I'm A Stay-At-Home Mom &, Face It, These 11 Stereotypes Are Totally True

Hello, friends! It's me, your resident stay-at-home mom. You know, there's a lot that's said about me and my kind, and the vast majority of it is not even remotely true. For example, this whole "we're lazy, vapid, unambitious, anti-feminist, backstab…
By Jamie Kenney

The Pressure To Worry About The Gap Between Kids Is So Bad For Moms

"Two under two is absolutely crazy," a friend recently told me upon hearing the news that I was expecting a second child. "Why would you do this to yourself? Seriously, why?" However harsh her words, she was only echoing the same feelings I'd been ba…
By Marie Southard Ospina

To Be Honest, I Couldn't Survive Motherhood Without My Job

The decision to work outside the home once you've become a parent can be a complicated one. Some people don't really have a choice, and go back to work because they're either a single parent or can't sustain their family on one income. Some choose to…
By Priscilla Blossom

I Feel Guilty That My Kid’s Dad Is A Better Parent Than Me, & That’s BS

I was scared, and he was sure. I was clueless, and he was well-researched. I was making mistakes, and he was picking up the pieces. From the moment I found out I was pregnant until just last night, when I threw my hands up in the air and left the alw…
By Danielle Campoamor

These Millennial Parents Are Taking Gender-Neutral Parenting To An Entirely New Level

A woman on the subway looks at my bulbous shape and asks, “What are you having?” I take a deep breath and throw a glance to my 5-year-old. “I’m having a baby,” I say to the woman. “No, no” the woman says laughing as she pushes further. “Are you havin…
By Madison Young

My Daughter Is Obsessed With Being "Pretty" & I'm Way Past Terrified

Last week, when I picked up my daughter after school, she immediately wanted to know if I liked her hair. "Is it pretty?" she asked. Her hair was pulled up into two ponytails that were intertwined into thick, long braids. A shimmering pink and purple…
By Dina Leygerman

7 Things No One Tells You About Having A Baby In Your 20s, But I Will

I was 24 when I found out I was pregnant with my daughter. The pregnancy was a surprise, since I was on birth control (side note: antibiotics and birth control don't mix), but my partner and I decided to continue with the pregnancy and committed to m…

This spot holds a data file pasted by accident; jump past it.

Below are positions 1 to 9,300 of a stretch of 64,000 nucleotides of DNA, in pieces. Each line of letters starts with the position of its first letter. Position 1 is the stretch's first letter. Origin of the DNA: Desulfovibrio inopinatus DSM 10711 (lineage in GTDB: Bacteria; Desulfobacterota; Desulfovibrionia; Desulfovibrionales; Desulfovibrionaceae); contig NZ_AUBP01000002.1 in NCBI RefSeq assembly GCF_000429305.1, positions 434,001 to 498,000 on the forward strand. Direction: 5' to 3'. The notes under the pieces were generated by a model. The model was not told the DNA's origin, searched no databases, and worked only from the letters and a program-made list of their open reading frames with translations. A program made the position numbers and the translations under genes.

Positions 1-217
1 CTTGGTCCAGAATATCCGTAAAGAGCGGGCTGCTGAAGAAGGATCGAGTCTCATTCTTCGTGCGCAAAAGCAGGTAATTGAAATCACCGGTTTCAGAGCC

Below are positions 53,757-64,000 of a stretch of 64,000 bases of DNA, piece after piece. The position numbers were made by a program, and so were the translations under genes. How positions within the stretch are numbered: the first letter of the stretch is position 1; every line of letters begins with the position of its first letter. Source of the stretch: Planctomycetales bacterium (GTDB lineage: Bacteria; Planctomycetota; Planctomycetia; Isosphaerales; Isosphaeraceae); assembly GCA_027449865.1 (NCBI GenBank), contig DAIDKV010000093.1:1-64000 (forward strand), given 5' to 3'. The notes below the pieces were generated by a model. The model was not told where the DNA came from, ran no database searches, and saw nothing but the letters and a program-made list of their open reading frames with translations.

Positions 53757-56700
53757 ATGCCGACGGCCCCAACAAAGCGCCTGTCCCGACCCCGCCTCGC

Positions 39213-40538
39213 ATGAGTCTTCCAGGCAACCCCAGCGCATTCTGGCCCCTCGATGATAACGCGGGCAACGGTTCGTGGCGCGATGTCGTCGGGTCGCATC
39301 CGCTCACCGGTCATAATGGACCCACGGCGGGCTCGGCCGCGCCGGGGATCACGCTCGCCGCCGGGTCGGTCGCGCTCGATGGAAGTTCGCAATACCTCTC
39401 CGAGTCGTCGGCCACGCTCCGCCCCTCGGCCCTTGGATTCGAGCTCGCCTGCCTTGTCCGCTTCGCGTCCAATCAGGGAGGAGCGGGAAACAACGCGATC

By Candace Ganger

7 Things I Wish My Partner Had Said To Me In The First Hour After Giving Birth

I don't know if it was the buzz of the surrounding machines, the non-existent cry of our son as the doctors tried to resuscitate him, or the fact that I'd already been through labor and delivery once before, but I knew something was missing after I h…
By Candace Ganger

Moms’ Groups Weren’t For Me, Sorry

I go to my moms’ club everyday of the week, but not usually on weekends. My moms' group is a place I can always count on finding fellow mothers who understand the daily struggles and triumphs of parenthood and of juggling life’s responsibilities. Dep…
By Samantha Taylor

I've Had 3 Miscarriages But *Please* Keep Telling Me About Your Pregnancy

I can feel the tension the moment my friend announces her pregnancy. I can hear the forced nonchalant attitude she's willing herself to exude as she fishes for the ultrasound. I know why I was the last to learn that she was expecting; why she keeps l…
By Danielle Campoamor

7 Early Signs You're Going To Need An Epidural, According To Experts

Even if you've constructed an elaborate birth plan, it's impossible to control every aspect of labor and delivery. Complications can occur, proactive measures might be necessary, and your mind is subject to change when those damn contractions really …
By Candace Ganger

11 Essential Products To Pack In Your Hospital Bag, According To OB-GYNs

The minute you go into labor (or think you're going into labor), chaos ensues. You and your partner are likely to get a little frantic, just like in the movies, so you most definitely want to have a hospital bag packed before the day comes. This prec…
By Abi Berwager Schreier

7 Photos You *Must* Take In The First 6 Months Of Motherhood

In my experience, becoming a mom is like becoming an amateur photographer. There's just something about the need to capture every single coo and sorta-smile that leaves you obsessed with all things photography. I know I couldn't stop taking selfies w…
By Candace Ganger